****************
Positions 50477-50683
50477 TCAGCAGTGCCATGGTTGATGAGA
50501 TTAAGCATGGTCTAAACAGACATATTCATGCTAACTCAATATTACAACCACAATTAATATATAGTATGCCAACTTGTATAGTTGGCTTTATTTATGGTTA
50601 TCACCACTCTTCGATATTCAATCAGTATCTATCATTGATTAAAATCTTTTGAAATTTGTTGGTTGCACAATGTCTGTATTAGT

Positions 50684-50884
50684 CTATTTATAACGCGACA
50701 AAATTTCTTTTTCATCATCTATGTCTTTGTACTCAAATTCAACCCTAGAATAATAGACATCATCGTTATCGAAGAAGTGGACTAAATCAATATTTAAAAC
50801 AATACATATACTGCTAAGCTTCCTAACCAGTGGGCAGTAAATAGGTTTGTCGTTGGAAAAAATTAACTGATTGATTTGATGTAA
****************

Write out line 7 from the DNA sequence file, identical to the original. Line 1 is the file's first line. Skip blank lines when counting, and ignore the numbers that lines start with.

50701 AAATTTCTTTTTCATCATCTATGTCTTTGTACTCAAATTCAACCCTAGAATAATAGACATCATCGTTATCGAAGAAGTGGACTAAATCAATATTTAAAAC